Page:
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B.C. panel reviewing domestic-violence deaths calls for more support for victims

VICTORIA — A panel that examined 100 domestic-violence deaths in British Columbia says few victims tell anyone what's happening in their lives before they're killed, and even professionals may not know how to help people.

The group of experts ranging from police and a former judge to agencies involved in family services and aboriginal health looked at 75 separate incidents between 2010 and 2015.

Its three recommendations are contained in a report released Wednesday by the BC Coroners Service.

The report said the overwhelming burden of intimate-partner violence is borne by women, mostly between the ages of 20 and 59, and that their children may endure lifelong consequences from exposure to family violence.

The report cited three examples of actual intimate-partner deaths representing many of the circumstances involved in similar fatalities.

In one case, a woman who had been in a common-law relationship for 20 years was killed as a result of blunt-force trauma.

"One month before her death, steps were being taken to dissolve the relationship, including division of common assets," the report said. "During this time, the deceased was physically assaulted for the first time by her partner. Police were not contacted."

A legal advocacy office provided her with information including pamphlets about women's rights, spousal support, ending a relationship and available shelters, the report said.

"It does not appear that the deceased attempted to contact any of the services prior to her death, and there was no evidence of a risk assessment or safety planning."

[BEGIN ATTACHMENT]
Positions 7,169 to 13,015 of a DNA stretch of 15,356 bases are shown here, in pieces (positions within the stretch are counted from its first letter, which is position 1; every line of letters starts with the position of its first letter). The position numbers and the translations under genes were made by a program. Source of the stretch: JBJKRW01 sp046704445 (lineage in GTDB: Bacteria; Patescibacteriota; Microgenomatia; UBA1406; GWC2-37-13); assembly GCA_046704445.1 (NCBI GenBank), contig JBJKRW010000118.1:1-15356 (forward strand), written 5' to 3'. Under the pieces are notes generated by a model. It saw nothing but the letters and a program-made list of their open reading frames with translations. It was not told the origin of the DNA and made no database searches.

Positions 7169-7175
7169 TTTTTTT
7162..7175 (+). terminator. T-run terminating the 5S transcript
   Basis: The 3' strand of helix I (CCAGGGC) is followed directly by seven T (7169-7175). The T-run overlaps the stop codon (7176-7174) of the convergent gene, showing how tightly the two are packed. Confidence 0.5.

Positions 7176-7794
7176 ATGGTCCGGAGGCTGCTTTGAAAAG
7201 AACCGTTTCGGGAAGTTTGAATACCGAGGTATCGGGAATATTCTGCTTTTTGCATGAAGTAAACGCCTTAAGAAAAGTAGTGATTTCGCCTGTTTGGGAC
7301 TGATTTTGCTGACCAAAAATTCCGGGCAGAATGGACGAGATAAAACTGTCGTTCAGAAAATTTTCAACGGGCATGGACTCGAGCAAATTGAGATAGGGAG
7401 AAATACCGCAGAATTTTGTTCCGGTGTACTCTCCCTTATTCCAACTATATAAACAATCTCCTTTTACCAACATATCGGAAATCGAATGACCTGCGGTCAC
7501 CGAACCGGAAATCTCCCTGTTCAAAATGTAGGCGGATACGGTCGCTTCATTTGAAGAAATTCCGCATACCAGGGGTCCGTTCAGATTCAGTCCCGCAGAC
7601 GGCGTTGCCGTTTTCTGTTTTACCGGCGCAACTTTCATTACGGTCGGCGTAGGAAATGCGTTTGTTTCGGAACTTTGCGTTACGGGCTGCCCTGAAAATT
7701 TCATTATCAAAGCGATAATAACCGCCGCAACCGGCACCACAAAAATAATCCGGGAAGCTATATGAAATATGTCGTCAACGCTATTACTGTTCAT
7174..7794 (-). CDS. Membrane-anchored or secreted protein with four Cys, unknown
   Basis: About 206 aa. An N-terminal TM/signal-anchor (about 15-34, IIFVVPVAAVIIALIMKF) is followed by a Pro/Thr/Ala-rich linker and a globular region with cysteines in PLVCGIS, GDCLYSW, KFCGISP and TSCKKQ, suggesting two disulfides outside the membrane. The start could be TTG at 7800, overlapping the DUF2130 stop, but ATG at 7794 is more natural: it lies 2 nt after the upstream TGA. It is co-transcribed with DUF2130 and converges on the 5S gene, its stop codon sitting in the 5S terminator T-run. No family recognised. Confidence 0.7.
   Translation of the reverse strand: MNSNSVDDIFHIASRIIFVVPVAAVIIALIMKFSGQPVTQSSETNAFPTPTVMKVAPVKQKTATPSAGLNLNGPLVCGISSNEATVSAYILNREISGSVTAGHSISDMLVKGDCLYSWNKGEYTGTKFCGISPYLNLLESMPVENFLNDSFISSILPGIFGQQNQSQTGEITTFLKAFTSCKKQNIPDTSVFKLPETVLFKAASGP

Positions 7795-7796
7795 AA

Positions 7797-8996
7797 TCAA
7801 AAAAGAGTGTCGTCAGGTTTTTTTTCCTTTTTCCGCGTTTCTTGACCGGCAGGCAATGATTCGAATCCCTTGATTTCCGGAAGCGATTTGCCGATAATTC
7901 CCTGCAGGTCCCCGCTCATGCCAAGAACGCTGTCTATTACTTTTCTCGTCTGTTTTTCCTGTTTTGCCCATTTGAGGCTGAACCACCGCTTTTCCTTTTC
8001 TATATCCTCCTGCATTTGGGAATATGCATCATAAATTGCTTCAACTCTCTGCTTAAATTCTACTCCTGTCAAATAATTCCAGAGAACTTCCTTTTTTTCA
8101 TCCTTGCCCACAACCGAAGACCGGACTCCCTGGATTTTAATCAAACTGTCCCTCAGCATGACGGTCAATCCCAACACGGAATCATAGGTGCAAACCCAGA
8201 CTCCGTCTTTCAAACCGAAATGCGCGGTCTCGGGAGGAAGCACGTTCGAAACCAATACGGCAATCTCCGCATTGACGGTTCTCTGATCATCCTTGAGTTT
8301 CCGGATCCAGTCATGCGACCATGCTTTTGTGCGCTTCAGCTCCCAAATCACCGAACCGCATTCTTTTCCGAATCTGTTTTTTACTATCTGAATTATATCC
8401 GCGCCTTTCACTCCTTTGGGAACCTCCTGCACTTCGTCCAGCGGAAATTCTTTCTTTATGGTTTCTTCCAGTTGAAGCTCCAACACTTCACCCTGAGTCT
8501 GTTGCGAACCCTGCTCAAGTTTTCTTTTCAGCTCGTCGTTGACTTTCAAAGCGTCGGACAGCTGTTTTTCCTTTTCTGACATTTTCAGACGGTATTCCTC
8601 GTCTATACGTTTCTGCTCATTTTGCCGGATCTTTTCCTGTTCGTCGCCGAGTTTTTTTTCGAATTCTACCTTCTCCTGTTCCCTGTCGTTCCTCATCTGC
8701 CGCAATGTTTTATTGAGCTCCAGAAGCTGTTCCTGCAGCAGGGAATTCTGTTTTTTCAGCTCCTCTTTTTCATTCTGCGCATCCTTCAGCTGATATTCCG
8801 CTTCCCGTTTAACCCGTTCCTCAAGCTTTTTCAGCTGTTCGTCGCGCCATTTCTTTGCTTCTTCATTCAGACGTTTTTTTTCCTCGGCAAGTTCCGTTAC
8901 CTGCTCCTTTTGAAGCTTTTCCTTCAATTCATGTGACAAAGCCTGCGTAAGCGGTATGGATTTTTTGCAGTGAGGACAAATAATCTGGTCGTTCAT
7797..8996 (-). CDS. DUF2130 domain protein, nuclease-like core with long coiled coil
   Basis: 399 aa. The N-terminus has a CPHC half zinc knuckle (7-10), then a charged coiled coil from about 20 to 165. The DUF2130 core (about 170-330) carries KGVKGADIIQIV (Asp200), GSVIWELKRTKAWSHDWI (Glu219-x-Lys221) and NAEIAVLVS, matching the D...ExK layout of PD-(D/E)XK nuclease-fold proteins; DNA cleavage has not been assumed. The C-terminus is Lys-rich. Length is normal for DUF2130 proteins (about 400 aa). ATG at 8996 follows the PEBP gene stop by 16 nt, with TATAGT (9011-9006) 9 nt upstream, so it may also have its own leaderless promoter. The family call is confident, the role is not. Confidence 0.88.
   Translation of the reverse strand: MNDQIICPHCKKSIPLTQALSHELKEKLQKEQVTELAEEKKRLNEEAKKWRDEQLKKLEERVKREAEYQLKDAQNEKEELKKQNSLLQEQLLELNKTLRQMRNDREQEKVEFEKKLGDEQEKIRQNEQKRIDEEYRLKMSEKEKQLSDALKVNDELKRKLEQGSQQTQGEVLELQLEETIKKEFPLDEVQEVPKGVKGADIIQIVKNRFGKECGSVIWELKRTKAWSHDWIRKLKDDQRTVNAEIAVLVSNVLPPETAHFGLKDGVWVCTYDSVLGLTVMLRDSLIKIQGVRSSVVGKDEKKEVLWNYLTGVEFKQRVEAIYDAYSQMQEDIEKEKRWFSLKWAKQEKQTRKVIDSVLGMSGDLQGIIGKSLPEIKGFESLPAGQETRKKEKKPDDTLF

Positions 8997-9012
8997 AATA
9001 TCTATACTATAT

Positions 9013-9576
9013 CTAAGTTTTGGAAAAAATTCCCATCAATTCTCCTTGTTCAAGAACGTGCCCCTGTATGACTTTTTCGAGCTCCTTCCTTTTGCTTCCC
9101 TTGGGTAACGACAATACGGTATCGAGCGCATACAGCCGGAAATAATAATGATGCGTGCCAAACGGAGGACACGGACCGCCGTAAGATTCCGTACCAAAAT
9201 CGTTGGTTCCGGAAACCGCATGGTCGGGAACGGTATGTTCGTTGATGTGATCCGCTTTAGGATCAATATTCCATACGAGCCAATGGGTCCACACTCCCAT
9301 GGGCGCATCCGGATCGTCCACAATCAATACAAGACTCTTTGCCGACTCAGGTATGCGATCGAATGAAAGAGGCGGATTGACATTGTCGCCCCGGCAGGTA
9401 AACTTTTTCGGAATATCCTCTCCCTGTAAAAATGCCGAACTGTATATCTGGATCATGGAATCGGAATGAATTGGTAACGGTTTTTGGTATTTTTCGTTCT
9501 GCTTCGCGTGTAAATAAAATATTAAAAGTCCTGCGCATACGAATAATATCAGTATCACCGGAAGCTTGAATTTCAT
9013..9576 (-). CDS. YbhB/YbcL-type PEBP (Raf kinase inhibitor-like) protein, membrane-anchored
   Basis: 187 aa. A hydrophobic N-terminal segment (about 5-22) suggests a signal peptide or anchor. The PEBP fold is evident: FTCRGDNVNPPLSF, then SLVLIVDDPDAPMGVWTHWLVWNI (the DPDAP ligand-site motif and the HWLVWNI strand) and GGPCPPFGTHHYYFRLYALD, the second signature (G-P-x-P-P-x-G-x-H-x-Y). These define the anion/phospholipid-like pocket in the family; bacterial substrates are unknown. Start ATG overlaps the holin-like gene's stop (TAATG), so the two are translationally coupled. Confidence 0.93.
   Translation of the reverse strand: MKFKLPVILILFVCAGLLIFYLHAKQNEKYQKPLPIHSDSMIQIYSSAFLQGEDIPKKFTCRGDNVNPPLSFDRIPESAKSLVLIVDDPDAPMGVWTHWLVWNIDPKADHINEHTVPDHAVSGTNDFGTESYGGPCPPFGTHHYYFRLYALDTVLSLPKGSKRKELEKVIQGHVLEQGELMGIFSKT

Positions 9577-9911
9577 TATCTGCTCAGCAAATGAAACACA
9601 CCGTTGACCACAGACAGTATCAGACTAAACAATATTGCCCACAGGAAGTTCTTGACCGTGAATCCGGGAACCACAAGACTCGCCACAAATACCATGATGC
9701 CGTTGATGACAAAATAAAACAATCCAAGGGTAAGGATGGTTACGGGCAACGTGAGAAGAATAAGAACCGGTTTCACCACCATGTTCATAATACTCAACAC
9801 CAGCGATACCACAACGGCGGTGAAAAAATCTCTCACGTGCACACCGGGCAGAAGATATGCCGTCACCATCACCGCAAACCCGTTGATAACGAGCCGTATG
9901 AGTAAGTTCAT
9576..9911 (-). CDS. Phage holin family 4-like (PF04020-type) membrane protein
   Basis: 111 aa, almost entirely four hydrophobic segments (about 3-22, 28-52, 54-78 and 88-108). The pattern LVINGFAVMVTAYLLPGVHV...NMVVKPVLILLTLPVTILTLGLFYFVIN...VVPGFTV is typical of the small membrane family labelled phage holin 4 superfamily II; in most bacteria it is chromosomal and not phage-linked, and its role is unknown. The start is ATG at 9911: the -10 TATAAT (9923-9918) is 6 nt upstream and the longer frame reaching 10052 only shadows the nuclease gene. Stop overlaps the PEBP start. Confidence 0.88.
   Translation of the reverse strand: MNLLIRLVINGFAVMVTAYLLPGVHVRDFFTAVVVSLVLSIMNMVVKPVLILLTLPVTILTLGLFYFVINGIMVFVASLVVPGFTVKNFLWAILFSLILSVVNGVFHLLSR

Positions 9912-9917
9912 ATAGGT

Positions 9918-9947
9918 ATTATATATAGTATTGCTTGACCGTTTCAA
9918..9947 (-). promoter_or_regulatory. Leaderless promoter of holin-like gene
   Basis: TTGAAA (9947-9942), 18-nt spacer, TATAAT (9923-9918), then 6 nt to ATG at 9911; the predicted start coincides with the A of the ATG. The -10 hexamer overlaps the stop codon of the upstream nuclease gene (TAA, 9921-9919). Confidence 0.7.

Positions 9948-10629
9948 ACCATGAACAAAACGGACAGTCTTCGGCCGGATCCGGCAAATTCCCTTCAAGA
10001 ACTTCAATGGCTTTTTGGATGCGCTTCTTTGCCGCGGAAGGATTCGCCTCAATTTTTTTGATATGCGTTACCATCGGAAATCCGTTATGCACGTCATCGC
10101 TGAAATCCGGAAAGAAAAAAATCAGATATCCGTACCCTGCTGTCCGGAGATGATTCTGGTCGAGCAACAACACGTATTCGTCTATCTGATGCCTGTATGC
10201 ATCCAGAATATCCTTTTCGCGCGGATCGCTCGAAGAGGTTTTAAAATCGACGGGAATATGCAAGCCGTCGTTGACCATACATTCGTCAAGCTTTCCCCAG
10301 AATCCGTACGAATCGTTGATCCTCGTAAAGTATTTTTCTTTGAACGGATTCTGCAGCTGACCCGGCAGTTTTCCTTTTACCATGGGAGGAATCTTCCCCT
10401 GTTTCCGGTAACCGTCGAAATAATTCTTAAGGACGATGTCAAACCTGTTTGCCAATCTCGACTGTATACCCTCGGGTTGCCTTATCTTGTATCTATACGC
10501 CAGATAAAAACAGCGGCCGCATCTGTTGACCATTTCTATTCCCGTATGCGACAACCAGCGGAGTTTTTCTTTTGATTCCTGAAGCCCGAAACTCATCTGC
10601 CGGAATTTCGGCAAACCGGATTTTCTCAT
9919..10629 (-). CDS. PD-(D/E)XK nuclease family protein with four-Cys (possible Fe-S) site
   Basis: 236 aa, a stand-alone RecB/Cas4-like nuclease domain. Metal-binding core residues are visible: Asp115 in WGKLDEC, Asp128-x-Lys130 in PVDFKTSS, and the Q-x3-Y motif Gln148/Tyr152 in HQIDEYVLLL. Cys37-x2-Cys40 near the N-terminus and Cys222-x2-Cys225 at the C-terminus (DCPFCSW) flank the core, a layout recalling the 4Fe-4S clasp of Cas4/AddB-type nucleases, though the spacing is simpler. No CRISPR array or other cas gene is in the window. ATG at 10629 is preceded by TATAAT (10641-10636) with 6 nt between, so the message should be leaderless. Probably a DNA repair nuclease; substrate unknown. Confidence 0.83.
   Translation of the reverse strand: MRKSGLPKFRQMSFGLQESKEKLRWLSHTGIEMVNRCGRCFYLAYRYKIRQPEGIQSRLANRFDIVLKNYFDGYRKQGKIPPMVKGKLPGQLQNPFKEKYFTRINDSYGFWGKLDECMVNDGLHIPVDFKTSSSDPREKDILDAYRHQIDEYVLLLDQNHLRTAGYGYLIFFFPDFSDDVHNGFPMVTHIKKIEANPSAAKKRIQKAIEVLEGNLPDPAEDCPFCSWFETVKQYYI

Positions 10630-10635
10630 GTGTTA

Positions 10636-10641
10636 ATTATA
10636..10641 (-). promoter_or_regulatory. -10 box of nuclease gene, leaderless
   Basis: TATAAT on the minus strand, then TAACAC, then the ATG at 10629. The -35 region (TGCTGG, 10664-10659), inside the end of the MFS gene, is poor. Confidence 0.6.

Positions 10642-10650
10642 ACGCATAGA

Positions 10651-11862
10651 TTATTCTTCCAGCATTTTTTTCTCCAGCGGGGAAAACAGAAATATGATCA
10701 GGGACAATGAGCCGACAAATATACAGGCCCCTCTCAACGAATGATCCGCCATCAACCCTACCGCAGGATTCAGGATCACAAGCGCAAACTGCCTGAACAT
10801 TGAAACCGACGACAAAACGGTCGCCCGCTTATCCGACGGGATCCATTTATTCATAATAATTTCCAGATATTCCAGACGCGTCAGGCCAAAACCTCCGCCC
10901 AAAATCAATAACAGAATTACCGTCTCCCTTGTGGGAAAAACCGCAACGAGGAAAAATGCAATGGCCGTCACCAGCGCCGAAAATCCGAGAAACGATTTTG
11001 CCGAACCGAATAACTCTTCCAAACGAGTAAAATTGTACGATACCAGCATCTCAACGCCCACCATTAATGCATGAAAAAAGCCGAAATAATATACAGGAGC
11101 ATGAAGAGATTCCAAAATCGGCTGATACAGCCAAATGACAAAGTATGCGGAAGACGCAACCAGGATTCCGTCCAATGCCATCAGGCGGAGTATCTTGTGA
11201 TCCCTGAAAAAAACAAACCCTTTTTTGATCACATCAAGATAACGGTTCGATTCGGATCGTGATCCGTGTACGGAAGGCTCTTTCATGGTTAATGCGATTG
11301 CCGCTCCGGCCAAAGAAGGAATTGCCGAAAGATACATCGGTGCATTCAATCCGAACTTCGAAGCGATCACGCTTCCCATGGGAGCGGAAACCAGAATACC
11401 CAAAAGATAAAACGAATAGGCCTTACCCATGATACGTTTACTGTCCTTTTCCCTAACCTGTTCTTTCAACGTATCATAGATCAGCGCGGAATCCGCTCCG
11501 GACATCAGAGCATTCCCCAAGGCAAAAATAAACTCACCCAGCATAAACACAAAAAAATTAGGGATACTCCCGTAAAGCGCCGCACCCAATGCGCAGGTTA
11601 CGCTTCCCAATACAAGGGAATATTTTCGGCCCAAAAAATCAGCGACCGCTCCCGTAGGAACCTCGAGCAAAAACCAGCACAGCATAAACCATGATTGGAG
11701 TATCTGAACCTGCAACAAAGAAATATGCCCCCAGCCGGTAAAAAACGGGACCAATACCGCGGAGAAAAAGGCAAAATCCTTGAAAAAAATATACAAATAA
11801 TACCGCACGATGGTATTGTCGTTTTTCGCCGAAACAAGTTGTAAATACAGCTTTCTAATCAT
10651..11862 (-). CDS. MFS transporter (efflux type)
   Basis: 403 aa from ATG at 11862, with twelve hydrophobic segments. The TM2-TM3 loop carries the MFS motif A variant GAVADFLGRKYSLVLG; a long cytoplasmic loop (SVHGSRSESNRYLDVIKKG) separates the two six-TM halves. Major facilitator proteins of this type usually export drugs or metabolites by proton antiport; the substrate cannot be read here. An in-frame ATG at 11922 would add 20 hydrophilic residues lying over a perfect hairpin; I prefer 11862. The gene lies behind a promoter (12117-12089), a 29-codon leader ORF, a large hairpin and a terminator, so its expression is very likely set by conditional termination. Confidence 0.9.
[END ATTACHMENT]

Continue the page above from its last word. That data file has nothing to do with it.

In a second case, the report identified a lack of disclosure about domestic abuse suffered by a woman who, along with her common-law spouse, had used drugs and had mental-health concerns.

The Ministry of Children and Family Development was involved, but there was no indication of any violence between the couple, who had two kids and whose file had been closed several months before the woman was shot by her partner, who then killed himself.

A third case involved a woman who was experiencing anxiety and told a mental-health specialist that her husband was very abusive and controlling. He was then charged and had a no-contact condition as part of his probation.

The couple separated but family members pressured the woman, who spoke very little English, to reconcile with her spouse, the report said.

"The deceased did mention to her mental-health specialist six months before her death that she was worried because she did not have family nearby or support from the community."

The couple with one child had resumed living together when the woman was killed, and her spouse took his own life.

"It is unknown if any of the contacts with service providers resulted in the completion of a risk assessment or safety plan."

The death-review panel called for more public awareness about intimate-partner violence, saying the provincial office of domestic violence must partner with other agencies to increase referrals to community services.

It also recommended a review by the Justice Ministry to determine the merits of early case management by a single judge in family and criminal cases.

The panel said the domestic violence office should also enhance access to data so it can be shared between service agencies to support victims and their children.

Stephanie Cadieux, minister of children and family development, said she accepted the panel's recommendations, adding there are nine domestic-violence units in police departments across the province to better respond to victims of abuse.

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